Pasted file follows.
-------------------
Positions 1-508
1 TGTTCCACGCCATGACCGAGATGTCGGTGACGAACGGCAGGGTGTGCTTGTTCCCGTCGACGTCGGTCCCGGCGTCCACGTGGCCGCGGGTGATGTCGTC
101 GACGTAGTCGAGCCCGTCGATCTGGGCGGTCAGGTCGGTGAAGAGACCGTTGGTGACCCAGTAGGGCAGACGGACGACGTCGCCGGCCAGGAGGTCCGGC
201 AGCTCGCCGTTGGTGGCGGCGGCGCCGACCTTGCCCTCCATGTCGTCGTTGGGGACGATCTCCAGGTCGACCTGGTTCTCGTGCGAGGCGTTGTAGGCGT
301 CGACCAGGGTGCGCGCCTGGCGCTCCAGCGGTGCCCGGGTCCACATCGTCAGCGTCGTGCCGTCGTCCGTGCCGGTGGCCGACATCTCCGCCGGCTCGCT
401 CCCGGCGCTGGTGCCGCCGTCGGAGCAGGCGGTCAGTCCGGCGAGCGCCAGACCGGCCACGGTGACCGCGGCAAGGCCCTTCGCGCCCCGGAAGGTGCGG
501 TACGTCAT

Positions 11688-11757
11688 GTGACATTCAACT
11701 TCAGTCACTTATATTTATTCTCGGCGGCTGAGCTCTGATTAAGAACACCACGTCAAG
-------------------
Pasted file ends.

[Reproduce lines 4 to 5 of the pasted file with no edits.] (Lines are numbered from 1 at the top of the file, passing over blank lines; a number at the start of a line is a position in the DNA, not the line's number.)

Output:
201 AGCTCGCCGTTGGTGGCGGCGGCGCCGACCTTGCCCTCCATGTCGTCGTTGGGGACGATCTCCAGGTCGACCTGGTTCTCGTGCGAGGCGTTGTAGGCGT
301 CGACCAGGGTGCGCGCCTGGCGCTCCAGCGGTGCCCGGGTCCACATCGTCAGCGTCGTGCCGTCGTCCGTGCCGGTGGCCGACATCTCCGCCGGCTCGCT